Over time, I became Big Kitten’s mother cat. In a way it was a natural role for me, because when I was just a puppy, long before I met Lucas, my mother dog was taken from me by a different set of bad men, and I wound up living under a house with a family of cats. My littermates were kittens, and their mother was my mother.

This lasted a short time, until Lucas took me home, and then I lived with people instead of cats.

I taught Big Kitten how to hunt. She and I went for long, long walks together because I was a lost dog. I had been separated from Lucas, my person, and was making my way home to him. Big Kitten came with me. Along the way, we fed together, and Big Kitten grew until she was much larger than me.

I loved Big Kitten, but I loved being a dog to Lucas even more. So as I did Go Home, Big Kitten remained behind in the wilds, watching me walk away from her, out of the mountains and toward the smells and sounds of a big, open city with cars and many, many people.

As I left Big Kitten and descended toward the streets and buildings and traffic, I couldn’t separate my boy’s smell from the countless human scents on the air, but I could sense him, feel him, and I knew I would be able to find my way home to him.

I never saw Big Kitten again, but it was not hard to imagine, as I drifted off to sleep many nights, that she was right there next to me, keeping me warm, keeping me company: the best animal friend I ever had.

Often when we took car rides in the Jeep, ranging along bouncy mountain roads, I would thrust my nose out into the wind and concentrate on trying to find her, searching for a single whiff of cat to let me know she was still alive. Thus far I had been unsuccessful, but Lucas always found new places for us to stay, and I thought it likely I would one day see my dear friend again.

I looked forward to that.

Lucas and Olivia were eating chunks of meat, but they did not neglect a good dog like me. I was dazzling them with my Sit. That one always works.

After dinner, Lucas and Olivia and I crawled into the small room where we slept when we were on Jeep car rides. This was our second night and, if past behavior was any guide, we would soon be driving back home to sleep on our bed inside our house.

I didn’t mind where I slept, as long as I was with my boy. I fussed to get the soft blankets just right, but eventually settled  in between Lucas and Olivia. As I did so, a warmth rose up from within me, because I was with the people who loved me and I loved them. Since the moment I first met Lucas, I knew the two of us belonged together. The reason I never gave up on my long trek back home was because I was his dog. On my travels I met several people who were nice to me and wanted to take care of me, but there was only one Lucas.

As often as I dreamed of Big Kitten, I dreamed of my boy, running with me, or feeding me treats.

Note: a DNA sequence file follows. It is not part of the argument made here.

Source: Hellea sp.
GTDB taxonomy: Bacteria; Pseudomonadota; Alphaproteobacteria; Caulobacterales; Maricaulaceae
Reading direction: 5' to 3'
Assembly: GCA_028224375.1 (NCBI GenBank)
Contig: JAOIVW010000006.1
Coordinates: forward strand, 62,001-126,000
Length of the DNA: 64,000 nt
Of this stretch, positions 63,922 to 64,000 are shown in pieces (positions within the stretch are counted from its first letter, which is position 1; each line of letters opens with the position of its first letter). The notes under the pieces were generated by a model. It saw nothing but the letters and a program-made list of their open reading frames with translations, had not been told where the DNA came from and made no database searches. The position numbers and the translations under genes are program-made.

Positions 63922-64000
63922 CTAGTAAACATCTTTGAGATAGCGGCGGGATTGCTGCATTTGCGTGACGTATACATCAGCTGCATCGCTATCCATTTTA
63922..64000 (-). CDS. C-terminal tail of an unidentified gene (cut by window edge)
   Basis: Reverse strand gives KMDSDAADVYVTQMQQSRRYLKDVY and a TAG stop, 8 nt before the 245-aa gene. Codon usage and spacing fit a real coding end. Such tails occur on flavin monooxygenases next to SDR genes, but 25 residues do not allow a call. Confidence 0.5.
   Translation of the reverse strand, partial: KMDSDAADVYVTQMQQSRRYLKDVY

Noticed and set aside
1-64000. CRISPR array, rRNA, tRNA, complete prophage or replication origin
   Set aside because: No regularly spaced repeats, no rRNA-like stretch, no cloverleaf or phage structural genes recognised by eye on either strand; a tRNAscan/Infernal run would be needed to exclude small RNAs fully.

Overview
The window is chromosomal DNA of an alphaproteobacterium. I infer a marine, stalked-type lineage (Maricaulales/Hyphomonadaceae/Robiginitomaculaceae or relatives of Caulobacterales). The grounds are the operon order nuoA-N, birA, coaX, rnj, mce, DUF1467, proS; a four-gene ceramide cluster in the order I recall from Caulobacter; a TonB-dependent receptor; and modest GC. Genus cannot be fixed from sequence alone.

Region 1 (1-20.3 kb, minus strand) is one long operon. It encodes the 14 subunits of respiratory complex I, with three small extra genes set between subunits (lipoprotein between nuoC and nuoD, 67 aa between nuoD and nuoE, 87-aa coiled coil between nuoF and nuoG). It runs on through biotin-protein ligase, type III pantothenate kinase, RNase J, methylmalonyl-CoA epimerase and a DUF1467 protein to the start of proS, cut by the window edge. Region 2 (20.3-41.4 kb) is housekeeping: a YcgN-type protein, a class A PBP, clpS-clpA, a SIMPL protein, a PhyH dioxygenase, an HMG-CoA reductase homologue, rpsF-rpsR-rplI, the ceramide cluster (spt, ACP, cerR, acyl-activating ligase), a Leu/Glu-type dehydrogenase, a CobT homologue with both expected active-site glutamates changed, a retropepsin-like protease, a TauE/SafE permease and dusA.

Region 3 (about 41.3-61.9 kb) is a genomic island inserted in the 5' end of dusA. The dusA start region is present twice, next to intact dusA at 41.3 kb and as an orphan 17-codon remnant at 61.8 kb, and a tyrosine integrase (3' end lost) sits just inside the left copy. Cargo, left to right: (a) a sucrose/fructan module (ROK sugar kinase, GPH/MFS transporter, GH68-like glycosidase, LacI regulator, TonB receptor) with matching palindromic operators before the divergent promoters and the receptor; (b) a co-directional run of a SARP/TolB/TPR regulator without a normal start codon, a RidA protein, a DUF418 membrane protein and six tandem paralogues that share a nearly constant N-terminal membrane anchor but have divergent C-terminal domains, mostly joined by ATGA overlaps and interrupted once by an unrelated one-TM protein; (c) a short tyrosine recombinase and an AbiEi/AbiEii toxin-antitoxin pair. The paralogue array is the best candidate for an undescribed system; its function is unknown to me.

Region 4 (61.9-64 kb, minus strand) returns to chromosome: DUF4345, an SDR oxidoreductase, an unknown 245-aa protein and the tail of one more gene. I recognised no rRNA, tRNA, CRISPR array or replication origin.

Not long after Lucas zipped the door closed, I heard some- thing rustling in the plants outside in the night and raised my head and gave a low warning growl.

“Bella, no barks, okay?” Lucas murmured sleepily. “Lucas, no snores, okay?” Olivia replied.

Lucas chuckled in the dark. “I’ve read that wives often pretend that their husbands snore, just so the poor guys will feel guilty.”

“I’ve read that when men snore, their wives will dump water on them just to make the poor guys feel wet,” Olivia countered.

Lucas propped himself up on an elbow. “You snore sometimes and I’ve never complained.”

“That’s because your snoring drowns mine completely out.” “Well, see how lucky you are?”

Olivia laughed. “This thing you do where you pretend to be really dumb is pretty funny.”

“Glad I amuse you.”

“Maybe sometime in the future you could pretend to be smart. Like for my birthday, maybe,” Olivia teased. “Just one day. The rest of the year you can go back to playing dumb.”

They were grinning at each other. Lucas reached over me and touched Olivia’s shoulder, and I wagged because his arm was rest- ing on my back. “Hey.”

“Hey what.”

“I love you, Olivia Ray.” “I love you, Lucas Ray.”

I heard a rustling sound and growled again. “Bella, no snores,” Lucas intoned.

“No snores, Bella,” Olivia agreed.

I wondered what they were telling me.

“I have a surprise for you tomorrow,” Lucas remarked after a long moment of silence.

Olivia stirred. I opened my eyes but didn’t otherwise react. “Surprise? What is it?” she demanded.

“Well, clearly, I can’t say—that’s the nature of a surprise. Surely someone has told you that before.”

“Does it rhyme with ‘whirl wecklass’?” “Go to sleep, Olivia.”

“How about ‘wuby wing’?”

Lucas laughed. “Go to sleep. You’ll find out tomorrow.”

 

Copyright © 2021 by W. Bruce Cameron

Pre-order A Dog’s Courage—available on May 4, 2021!